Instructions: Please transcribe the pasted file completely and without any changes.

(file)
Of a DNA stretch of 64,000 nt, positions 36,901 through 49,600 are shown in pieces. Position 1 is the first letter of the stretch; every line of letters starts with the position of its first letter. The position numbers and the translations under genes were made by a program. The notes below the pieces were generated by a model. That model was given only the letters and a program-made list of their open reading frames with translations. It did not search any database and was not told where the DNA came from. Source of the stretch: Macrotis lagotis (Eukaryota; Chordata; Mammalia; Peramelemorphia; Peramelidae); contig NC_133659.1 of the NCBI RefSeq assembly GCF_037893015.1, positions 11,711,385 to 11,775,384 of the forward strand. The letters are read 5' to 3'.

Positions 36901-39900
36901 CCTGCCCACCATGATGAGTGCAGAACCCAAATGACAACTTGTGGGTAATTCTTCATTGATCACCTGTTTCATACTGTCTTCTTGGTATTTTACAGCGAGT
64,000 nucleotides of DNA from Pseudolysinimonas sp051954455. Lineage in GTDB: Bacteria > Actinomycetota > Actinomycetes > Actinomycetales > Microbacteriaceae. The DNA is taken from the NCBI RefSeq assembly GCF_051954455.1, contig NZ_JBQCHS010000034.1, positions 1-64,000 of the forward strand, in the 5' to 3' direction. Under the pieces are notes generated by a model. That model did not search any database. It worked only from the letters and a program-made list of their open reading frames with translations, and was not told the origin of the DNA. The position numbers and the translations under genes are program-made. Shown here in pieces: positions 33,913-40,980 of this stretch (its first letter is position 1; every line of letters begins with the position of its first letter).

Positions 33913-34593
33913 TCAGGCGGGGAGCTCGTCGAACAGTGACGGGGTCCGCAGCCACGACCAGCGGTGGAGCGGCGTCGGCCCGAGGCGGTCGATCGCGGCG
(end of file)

Of a DNA stretch of 64,000 nt, positions 36,901 through 49,600 are shown in pieces. Position 1 is the first letter of the stretch; every line of letters starts with the position of its first letter. The position numbers and the translations under genes were made by a program. The notes below the pieces were generated by a model. That model was given only the letters and a program-made list of their open reading frames with translations. It did not search any database and was not told where the DNA came from. Source of the stretch: Macrotis lagotis (Eukaryota; Chordata; Mammalia; Peramelemorphia; Peramelidae); contig NC_133659.1 of the NCBI RefSeq assembly GCF_037893015.1, positions 11,711,385 to 11,775,384 of the forward strand. The letters are read 5' to 3'.

Positions 36901-39900
36901 CCTGCCCACCATGATGAGTGCAGAACCCAAATGACAACTTGTGGGTAATTCTTCATTGATCACCTGTTTCATACTGTCTTCTTGGTATTTTACAGCGAGT
64,000 nucleotides of DNA from Pseudolysinimonas sp051954455. Lineage in GTDB: Bacteria > Actinomycetota > Actinomycetes > Actinomycetales > Microbacteriaceae. The DNA is taken from the NCBI RefSeq assembly GCF_051954455.1, contig NZ_JBQCHS010000034.1, positions 1-64,000 of the forward strand, in the 5' to 3' direction. Under the pieces are notes generated by a model. That model did not search any database. It worked only from the letters and a program-made list of their open reading frames with translations, and was not told the origin of the DNA. The position numbers and the translations under genes are program-made. Shown here in pieces: positions 33,913-40,980 of this stretch (its first letter is position 1; every line of letters begins with the position of its first letter).

Positions 33913-34593
33913 TCAGGCGGGGAGCTCGTCGAACAGTGACGGGGTCCGCAGCCACGACCAGCGGTGGAGCGGCGTCGGCCCGAGGCGGTCGATCGCGGCG